The Supreme Court of Canada has often referred to the Constitution as "a living tree" that continues to grow, albeit sometimes in a disorganized fashion, but is constantly tended and pruned by the courts. The common law approach to the Constitution has been organic and inductive, dealing with specific fact situations, from which general principles gradually evolve. What may now be at issue is whether we replace this with an inclusive, deductive approach: a comprehensive set of principles that defines the contractual relationship. The difficulty, from a legal point of view, is that major jurisdictional changes upset the evolving base of judicial interpretation, and there would be a time of considerable uncertainty before we knew how the courts would interpret the amendments approved by the legislatures.


Culture is not specifically referred to in our present Constitution, with one exception. Section 40 of the Constitution Act, 1982, states that if an amendment transferring provincial legislative powers over education or other cultural matters is passed from the provincial legislatures to Parliament, any province to whom the amendment does not apply, because it has not approved it, is entitled to reasonable financial compensation. If, for example, seven provinces with 50% of the population were to approve an amendment transferring jurisdiction over universities from the provinces to the federal government, the three provinces that did not agree would be entitled to reasonable compensation from the federal government so that they could continue running their own universities.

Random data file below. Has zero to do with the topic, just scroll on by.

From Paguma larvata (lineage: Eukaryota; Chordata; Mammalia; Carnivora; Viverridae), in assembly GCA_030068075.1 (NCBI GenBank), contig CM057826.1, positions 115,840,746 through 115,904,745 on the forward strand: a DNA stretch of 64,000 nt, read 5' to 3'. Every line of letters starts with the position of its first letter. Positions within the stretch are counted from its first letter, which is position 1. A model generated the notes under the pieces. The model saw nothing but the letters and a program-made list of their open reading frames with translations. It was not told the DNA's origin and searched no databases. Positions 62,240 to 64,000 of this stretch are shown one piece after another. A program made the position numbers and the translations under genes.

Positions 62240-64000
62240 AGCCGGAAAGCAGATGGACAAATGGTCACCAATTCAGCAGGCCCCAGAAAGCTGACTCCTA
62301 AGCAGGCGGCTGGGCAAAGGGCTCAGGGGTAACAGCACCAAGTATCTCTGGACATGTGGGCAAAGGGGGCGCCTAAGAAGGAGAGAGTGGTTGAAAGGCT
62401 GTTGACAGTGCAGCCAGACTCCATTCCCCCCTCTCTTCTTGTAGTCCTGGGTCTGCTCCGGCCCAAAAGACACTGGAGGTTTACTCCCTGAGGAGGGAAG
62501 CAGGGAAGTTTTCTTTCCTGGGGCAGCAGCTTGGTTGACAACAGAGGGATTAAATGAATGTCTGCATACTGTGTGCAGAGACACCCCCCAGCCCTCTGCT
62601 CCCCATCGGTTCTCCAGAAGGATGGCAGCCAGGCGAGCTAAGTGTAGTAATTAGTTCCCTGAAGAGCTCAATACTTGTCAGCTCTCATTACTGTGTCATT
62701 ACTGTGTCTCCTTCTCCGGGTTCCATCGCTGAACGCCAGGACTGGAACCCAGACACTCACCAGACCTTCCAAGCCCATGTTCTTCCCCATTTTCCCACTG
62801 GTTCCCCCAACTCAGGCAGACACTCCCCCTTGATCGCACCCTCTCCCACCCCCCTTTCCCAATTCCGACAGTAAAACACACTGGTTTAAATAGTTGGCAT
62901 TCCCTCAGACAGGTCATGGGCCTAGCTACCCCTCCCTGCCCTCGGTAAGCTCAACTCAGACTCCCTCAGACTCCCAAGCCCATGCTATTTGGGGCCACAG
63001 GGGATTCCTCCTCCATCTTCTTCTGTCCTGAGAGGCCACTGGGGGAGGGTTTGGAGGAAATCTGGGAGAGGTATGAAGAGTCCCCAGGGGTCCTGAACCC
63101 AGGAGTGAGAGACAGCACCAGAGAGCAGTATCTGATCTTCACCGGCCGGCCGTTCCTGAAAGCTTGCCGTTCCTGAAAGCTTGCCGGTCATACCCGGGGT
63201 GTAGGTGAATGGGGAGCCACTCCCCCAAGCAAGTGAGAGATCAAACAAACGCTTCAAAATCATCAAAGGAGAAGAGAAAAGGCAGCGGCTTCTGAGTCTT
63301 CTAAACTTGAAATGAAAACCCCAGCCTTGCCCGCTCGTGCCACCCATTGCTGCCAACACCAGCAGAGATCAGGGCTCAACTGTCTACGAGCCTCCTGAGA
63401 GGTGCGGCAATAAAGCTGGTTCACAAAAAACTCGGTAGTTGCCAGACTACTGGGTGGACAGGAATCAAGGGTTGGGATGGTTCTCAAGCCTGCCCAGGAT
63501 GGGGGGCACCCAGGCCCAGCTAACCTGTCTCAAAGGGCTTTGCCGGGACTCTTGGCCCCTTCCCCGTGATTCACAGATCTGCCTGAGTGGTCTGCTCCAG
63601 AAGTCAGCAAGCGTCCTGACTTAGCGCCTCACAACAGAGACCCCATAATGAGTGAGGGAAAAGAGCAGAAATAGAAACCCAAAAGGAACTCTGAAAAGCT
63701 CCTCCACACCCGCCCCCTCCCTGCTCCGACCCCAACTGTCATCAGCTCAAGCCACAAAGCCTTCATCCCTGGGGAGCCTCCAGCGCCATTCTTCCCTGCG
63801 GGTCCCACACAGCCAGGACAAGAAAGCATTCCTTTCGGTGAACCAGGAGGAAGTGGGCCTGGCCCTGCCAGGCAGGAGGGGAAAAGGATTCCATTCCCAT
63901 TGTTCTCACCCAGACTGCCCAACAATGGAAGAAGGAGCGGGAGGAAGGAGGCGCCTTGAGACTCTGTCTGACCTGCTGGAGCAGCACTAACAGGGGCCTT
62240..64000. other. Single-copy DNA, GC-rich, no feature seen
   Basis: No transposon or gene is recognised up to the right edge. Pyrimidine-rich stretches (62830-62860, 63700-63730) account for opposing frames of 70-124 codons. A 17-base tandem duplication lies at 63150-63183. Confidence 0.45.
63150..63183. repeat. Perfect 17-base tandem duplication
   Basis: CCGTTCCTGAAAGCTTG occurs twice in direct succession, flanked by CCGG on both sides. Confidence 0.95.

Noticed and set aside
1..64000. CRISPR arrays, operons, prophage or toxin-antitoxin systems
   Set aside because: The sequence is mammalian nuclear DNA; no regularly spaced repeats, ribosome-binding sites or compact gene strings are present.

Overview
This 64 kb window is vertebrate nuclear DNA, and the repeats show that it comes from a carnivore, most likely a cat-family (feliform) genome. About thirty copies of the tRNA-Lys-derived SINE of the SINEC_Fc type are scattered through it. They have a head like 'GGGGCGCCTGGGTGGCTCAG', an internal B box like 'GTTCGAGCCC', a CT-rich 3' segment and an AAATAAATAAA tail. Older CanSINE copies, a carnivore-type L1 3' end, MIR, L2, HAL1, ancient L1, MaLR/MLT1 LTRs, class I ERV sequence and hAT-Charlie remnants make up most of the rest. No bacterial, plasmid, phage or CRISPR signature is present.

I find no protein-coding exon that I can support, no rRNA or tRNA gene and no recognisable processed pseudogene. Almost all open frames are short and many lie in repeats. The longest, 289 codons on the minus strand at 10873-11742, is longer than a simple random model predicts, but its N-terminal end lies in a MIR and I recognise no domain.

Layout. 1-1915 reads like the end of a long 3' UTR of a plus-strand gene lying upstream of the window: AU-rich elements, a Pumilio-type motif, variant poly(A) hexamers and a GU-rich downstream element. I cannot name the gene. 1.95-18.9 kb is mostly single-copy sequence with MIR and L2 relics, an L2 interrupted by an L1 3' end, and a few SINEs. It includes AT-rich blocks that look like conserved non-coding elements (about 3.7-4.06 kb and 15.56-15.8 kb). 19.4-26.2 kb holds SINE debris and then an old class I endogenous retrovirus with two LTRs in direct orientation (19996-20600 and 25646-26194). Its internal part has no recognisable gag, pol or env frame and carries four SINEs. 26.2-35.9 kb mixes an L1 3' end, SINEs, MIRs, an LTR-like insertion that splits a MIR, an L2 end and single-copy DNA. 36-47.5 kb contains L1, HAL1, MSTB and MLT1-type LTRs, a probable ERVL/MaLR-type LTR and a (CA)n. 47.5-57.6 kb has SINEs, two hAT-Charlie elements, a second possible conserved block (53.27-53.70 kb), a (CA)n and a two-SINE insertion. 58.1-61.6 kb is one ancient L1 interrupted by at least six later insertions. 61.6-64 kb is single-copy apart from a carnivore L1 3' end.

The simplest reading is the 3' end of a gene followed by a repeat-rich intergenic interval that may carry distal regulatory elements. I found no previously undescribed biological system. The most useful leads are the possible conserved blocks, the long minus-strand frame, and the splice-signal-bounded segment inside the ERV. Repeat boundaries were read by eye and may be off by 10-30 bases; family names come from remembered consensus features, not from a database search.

It seems clear, however, that the provincial legislatures were originally intended to have legislative jurisdiction over most cultural issues as matter of a merely local or private nature within the province. The exceptions to this rule were areas where national standards were desirable or necessary, such as copyright, patents, naturalization, and marriage and divorce.